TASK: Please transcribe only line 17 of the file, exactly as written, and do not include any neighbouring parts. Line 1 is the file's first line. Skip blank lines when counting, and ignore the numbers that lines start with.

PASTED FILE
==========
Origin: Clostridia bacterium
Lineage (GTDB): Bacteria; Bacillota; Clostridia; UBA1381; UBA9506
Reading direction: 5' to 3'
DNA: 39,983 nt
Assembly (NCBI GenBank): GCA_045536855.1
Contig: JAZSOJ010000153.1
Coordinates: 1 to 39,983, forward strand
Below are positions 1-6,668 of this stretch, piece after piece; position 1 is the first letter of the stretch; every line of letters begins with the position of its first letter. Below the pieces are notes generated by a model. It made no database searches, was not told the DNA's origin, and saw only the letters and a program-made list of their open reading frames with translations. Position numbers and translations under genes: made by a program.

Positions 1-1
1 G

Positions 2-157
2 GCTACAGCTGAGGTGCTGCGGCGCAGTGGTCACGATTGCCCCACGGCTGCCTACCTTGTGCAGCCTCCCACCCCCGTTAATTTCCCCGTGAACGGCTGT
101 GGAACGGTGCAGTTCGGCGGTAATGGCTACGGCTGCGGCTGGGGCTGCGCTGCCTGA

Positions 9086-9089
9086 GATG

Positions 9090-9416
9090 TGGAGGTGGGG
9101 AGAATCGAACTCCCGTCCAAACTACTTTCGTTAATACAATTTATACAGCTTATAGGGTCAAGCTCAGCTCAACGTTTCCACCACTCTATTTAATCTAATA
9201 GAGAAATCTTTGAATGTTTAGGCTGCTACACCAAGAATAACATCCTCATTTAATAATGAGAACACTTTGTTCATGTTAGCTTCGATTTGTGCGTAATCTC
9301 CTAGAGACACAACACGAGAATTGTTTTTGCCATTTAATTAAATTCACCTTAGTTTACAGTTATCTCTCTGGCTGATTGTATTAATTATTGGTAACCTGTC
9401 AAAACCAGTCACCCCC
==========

9090 TGGAGGTGGGG